Wind Bells Falls
Robbie Lee and Lea Bertucci
“Glitter and Gleam,” the leadoff single for Robbie Lee and Lea Bertucci’s collaboration Wind Bells Falls immediately brings you into the altered domain of their engaging approach to sound art. An essay for warped celeste, it provides a sense of musique concrète while also exploring a playful sensibility. Bell-like timbres ricochet throughout the soundfield, supplying exactly what the title suggests.
Throughout the nine pieces on the recording, the duo deploys winds, keyboards, and tape machines. Their specialties include using acoustic instruments in unconventional ways and distressing tape to make it sound synthetic. “Image Mirror” features wild flute overdubs, once again kaleidoscopically transformed. They sound like the wailing riff from an Arkestra member’s free jazz solo chasing itself around the room.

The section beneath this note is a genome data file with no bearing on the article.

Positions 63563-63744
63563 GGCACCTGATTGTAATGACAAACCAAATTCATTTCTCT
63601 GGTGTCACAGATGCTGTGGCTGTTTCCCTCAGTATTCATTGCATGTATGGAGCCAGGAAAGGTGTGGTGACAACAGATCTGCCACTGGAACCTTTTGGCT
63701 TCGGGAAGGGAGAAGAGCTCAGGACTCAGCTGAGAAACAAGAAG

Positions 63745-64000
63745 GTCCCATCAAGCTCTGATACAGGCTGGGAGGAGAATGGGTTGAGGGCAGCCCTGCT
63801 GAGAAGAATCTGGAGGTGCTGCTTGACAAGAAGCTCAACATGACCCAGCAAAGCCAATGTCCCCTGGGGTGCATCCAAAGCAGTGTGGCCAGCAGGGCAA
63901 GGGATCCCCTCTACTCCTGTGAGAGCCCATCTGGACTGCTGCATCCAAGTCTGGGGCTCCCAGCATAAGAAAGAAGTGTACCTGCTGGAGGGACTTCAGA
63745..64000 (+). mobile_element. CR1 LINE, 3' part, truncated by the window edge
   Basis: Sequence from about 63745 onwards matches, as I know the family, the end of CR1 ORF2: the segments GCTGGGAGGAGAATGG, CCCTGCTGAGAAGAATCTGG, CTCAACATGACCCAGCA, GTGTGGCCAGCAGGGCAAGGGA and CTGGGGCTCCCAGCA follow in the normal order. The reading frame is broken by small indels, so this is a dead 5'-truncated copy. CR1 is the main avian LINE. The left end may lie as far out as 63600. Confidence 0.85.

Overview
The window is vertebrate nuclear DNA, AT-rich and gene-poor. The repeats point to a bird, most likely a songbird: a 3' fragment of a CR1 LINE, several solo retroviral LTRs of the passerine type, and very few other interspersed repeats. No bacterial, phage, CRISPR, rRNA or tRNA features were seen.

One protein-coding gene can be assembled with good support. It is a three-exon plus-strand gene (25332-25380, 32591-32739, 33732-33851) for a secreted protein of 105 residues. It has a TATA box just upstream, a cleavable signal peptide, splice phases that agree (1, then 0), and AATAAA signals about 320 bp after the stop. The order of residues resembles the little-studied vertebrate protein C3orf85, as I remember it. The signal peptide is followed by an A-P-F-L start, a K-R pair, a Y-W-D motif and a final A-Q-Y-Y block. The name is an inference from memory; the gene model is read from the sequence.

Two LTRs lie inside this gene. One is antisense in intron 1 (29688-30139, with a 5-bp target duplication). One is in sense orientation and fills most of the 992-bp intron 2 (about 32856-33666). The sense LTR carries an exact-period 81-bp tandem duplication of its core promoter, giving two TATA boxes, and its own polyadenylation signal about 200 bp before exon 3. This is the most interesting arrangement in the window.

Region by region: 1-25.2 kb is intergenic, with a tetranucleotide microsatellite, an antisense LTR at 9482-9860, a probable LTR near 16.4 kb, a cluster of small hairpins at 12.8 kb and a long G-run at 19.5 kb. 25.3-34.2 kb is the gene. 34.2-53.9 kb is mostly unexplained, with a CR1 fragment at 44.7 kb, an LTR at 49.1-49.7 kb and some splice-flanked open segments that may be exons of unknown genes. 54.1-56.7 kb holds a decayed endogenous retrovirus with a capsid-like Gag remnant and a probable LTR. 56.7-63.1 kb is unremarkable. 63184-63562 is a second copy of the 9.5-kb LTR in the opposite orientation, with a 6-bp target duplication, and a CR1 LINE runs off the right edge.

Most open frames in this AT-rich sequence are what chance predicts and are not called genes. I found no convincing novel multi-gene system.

It is striking how willing the artists are to restrict their palette to a limited and distinctive set of sounds for each track. On “Bags, Boxes, and Bubbles,” chiming chords are set against glissandos in a reiterative dialogue. Via an excellent segue, this morphs into duets of slides and trills on “Division Music.”
The duo stretch out on “Azimuth,” retaining small collections of sounds for discrete sections but gradually morphing between them through a process of addition and subtraction of new timbres and motifs. Baying shards gradually build into a registrally delineated rhythmic canon, a venerable composition device redeployed in this experimental context. The album closes with a delicate miniature, “Somebody Dream,” in which chimes and delicate cooing afford a lullaby sendoff to this unusual and diverting recording.